Dear Jeri,
I am no expert, but looking at the pictures and text suggests that the Melinex 
film is spot welded rather than completely sealed round so it may be air can 
penetrate between the sheets so to speak. It appears to be common use now. All 
the Thomas Lester lace I saw at the Cecil Higgins was Melinex wrapped. It’s a 
pain to photograph through as it is very shiny.

A quick google for ‘Melinex permeability’ found this paper:
The Formation of Microenvironments in Polyester Enclosures, Authors: Paul 
Garside , Olivia Walker

Which appears to be open access if you want to read further.

>>Louise signed her note to us by referring to a very soggy Cambridge.   
>>England has a damp climate.  Has anyone used Melinex that has been sealed 
>>around an object?  Does it breathe, or can damp be trapped inside a sealed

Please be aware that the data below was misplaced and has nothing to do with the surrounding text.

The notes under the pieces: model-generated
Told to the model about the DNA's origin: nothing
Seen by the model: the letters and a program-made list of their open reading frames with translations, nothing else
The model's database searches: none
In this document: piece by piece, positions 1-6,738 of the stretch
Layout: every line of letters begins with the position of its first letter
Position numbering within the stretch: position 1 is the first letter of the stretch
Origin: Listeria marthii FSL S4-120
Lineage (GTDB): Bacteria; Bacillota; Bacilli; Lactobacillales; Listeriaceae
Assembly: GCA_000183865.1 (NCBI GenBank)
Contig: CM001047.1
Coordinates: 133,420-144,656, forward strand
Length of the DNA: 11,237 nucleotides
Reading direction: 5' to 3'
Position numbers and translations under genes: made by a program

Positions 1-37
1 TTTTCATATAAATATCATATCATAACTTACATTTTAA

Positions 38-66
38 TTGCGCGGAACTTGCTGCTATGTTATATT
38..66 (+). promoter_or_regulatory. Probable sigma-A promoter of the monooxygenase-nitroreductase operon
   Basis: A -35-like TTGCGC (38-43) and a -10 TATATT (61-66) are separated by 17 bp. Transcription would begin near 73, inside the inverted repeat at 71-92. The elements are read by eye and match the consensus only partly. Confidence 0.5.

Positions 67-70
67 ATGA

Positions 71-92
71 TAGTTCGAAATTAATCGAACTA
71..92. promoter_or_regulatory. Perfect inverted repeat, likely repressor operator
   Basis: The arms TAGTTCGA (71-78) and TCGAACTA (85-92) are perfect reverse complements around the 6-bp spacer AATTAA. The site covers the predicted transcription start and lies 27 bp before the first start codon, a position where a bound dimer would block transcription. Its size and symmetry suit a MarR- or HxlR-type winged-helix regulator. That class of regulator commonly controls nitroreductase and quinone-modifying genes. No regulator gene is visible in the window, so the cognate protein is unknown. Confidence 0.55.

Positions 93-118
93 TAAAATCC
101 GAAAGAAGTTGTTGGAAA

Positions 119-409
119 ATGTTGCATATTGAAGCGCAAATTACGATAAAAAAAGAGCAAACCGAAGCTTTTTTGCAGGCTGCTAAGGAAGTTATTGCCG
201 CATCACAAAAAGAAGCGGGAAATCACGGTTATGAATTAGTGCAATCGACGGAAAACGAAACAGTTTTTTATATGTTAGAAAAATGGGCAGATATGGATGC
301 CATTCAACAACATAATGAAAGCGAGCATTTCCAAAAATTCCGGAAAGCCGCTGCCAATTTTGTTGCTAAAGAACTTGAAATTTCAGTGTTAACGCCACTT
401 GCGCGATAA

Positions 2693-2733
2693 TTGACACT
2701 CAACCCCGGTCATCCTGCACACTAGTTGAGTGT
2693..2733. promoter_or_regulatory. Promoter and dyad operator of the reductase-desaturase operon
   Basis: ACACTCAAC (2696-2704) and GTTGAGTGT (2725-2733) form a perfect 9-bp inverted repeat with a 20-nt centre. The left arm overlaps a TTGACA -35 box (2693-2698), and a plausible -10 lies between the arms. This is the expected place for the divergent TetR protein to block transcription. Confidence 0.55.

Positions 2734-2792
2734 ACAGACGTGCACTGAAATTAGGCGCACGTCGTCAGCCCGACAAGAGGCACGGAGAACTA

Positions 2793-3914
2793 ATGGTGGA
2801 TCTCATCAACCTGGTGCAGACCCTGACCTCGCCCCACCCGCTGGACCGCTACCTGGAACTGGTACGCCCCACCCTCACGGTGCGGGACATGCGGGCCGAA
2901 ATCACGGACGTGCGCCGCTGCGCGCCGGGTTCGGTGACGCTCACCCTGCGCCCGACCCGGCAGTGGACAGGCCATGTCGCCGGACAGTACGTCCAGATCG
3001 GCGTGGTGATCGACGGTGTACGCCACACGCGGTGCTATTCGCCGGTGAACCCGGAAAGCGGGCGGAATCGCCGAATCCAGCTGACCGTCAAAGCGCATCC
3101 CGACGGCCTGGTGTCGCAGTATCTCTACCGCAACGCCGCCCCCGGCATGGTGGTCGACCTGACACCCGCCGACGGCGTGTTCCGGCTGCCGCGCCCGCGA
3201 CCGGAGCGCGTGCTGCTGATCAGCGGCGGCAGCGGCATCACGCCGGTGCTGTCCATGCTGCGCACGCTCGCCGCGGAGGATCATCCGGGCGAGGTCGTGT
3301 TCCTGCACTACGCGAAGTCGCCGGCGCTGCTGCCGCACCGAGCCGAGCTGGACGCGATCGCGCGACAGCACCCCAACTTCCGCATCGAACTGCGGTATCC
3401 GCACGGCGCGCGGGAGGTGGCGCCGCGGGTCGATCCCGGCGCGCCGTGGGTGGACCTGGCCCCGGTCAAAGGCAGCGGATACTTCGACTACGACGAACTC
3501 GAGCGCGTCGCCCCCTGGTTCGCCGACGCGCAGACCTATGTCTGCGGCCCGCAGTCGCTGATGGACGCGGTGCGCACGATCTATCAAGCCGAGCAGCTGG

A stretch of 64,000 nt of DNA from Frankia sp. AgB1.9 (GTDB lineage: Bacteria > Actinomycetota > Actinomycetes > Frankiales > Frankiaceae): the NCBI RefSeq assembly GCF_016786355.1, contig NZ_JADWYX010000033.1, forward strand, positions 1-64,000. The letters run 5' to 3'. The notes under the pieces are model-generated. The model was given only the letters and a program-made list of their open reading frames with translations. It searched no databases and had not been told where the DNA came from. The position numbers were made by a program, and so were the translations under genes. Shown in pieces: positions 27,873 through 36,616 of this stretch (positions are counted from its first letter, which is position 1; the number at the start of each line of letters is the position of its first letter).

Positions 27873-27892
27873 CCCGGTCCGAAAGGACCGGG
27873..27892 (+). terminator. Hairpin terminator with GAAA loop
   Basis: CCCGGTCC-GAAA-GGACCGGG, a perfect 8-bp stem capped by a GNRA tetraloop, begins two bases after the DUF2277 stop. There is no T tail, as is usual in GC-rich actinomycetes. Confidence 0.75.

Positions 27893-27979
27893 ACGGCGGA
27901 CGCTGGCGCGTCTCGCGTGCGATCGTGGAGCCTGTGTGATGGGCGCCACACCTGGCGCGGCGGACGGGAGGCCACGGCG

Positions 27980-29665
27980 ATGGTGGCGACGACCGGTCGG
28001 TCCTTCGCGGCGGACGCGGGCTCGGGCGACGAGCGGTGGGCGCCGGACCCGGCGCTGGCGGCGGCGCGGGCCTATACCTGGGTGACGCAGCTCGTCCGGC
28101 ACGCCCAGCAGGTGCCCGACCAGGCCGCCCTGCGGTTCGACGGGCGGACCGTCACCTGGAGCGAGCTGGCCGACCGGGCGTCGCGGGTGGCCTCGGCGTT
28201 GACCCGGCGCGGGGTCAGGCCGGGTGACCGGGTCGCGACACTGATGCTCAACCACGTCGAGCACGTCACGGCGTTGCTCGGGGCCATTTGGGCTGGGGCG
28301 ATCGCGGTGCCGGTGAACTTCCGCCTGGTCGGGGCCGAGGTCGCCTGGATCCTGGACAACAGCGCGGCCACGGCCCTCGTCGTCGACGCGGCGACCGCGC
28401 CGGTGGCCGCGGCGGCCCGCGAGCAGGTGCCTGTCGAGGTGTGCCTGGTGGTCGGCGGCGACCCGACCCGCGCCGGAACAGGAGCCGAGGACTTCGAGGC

>>casing?  We have scientific members who will know.  In the 20th century I was 
>>taught in Conservation classes that textiles in storage must breathe.  I am 
>>sending this paragraph to the V&A, per Comment invitation on the last page of 
>>their blog, and will share their response.<<

Incidently, Cambridge despite being on the edge of the fens has the accolade of 
being the driest city in England (and probably UK). We often cite that it has 
lower annual rainfall than Jerusalem. It is doing its best to disprove that 
this spring!

Best wishes,


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